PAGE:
For our April Employer Forum, the focus was workplace mental health – a particularly timely topic given the widely-acknowledged negative impacts that the COVID-19 pandemic is having on our mood, functioning and overall psychological wellbeing.
Forum facilitators lawyer Fiona McFarlane and former clinical counsellor (and current KEL co-owner) Wendy Woloshyn began the discussion with a brief review of the triggers and symptoms of anxiety, depression and grief and signs that suggest an employee might be struggling. They then turned their attention to an employer’s responsibilities under employment standards and human rights legislation when a worker is facing mental health challenges.
For those of you who weren’t able to make it, here are a few key takeaways:
- Be authentic. Acknowledge and share your own struggles with your team. As a recent Harvard Business Review article explained, “when managers describe their challenges, whether mental-health-related or not, it makes them appear human, relatable, and brave. Research has shown that authentic leadership can cultivate trust and improve employee engagement and performance.”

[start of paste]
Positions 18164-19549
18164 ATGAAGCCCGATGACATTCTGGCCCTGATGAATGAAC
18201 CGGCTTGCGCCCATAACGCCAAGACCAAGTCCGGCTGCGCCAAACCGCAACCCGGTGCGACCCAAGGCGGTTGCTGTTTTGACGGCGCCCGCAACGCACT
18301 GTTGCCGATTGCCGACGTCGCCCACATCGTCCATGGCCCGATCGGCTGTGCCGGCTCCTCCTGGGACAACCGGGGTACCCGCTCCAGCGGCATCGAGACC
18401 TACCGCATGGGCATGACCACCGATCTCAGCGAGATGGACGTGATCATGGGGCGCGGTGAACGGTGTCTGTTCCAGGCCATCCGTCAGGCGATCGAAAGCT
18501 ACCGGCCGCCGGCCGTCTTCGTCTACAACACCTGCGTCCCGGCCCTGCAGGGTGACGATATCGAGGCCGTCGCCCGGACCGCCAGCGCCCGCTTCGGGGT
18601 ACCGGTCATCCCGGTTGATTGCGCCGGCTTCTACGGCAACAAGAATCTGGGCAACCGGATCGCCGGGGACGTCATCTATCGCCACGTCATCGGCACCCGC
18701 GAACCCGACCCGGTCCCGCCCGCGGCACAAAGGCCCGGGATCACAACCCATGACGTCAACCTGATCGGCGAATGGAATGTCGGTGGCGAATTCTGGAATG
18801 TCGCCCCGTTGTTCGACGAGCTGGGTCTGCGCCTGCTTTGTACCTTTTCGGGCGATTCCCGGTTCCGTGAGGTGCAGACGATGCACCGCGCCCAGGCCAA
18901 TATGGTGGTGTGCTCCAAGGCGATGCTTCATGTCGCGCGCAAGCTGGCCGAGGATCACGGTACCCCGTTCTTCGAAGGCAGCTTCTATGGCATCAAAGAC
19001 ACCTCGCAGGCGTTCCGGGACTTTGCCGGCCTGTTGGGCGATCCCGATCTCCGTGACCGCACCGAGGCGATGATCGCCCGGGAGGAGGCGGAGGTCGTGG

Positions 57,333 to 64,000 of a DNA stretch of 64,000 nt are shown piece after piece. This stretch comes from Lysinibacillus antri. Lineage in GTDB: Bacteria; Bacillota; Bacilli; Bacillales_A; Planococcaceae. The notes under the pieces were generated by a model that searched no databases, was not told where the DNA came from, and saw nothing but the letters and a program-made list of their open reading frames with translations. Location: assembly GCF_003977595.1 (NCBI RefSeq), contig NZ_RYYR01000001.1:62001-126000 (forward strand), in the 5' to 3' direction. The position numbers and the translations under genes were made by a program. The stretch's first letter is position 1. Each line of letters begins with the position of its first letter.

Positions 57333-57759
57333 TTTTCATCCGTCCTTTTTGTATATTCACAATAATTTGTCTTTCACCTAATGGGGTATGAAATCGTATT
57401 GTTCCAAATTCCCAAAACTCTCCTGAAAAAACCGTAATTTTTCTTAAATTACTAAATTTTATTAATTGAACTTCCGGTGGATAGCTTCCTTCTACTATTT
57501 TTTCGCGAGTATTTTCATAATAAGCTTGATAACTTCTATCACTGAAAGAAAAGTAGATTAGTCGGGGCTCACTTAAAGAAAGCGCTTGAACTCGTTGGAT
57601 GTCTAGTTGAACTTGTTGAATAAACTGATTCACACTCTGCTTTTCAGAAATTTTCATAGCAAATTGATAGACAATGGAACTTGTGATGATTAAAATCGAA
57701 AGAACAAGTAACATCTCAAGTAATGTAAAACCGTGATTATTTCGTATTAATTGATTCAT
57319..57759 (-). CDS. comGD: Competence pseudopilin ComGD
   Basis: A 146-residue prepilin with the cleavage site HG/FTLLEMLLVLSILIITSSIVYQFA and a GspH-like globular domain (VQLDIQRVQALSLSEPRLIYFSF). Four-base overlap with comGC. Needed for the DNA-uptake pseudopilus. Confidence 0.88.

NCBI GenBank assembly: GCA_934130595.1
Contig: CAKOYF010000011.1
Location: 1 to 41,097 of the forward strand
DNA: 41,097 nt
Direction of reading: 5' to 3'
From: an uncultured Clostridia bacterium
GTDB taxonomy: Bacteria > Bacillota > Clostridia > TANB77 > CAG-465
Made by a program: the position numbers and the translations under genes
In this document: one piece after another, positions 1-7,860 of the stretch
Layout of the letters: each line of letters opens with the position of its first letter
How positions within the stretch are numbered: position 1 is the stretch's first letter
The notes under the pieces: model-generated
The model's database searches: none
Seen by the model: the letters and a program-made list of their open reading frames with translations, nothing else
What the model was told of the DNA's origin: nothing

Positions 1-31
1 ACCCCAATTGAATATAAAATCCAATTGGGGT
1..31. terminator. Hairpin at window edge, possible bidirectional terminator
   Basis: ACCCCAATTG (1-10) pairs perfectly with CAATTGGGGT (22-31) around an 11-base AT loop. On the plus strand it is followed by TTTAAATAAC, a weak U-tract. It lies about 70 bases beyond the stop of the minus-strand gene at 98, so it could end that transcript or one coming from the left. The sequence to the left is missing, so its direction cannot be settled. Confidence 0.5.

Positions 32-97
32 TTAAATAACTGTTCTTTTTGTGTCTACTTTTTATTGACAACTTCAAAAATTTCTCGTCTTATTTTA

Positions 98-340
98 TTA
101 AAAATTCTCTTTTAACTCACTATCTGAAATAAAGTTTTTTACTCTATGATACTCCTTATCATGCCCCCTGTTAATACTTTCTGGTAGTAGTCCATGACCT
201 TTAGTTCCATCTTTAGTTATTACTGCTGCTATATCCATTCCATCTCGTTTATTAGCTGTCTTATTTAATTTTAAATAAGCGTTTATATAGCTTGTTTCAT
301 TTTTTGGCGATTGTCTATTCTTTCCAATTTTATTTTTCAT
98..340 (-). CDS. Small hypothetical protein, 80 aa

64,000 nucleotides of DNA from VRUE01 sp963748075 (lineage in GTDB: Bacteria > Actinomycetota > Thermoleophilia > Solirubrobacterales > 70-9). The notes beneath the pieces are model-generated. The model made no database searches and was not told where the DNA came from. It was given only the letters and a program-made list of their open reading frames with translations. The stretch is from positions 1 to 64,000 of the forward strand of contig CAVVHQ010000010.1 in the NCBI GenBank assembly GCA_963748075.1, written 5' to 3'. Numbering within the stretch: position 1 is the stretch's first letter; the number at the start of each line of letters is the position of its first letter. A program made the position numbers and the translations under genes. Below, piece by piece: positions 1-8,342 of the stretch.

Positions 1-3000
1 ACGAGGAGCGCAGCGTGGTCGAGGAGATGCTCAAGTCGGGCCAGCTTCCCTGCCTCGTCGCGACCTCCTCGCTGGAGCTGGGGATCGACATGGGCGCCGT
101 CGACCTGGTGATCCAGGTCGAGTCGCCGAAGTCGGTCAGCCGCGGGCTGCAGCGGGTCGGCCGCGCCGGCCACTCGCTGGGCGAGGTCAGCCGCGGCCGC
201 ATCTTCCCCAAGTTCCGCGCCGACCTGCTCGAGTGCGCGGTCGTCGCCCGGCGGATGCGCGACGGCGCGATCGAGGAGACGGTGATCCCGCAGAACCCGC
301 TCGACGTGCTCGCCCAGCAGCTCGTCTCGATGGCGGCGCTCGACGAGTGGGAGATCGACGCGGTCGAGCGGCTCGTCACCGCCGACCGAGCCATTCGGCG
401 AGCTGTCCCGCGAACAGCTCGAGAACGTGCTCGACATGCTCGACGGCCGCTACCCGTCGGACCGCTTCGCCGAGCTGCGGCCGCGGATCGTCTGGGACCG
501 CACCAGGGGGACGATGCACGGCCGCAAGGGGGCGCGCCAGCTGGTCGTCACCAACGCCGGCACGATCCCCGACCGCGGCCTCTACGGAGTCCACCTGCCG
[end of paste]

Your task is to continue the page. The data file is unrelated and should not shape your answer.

- Understand your obligations. Once an employer becomes aware that an employee is experiencing a mental health challenge, a duty to accommodate arises under human rights laws. What this duty entails, the nature of the accommodation, and whether the appropriate solution will cause the employer undue hardship all depends on the particular circumstances of the worker, the organization and the workplace.
- Support is available. Whether you are seeking legal or psychological resources, help is out there. Build your wellbeing team by including an employee assistance program in your benefits package, investing in mental health training for leaders and managers, and /or partnering with an experienced employment law lawyer with expertise in workplace mental health.
Our next Employer Forum, on the topic of non-competition agreements and other restrictive covenants, will take place in late May 2021. If you’d like to attend or be added to our newsletter mailing list, please contact Fiona McFarlane at firstname.lastname@example.org.
Have questions about workplace mental health? Contact us!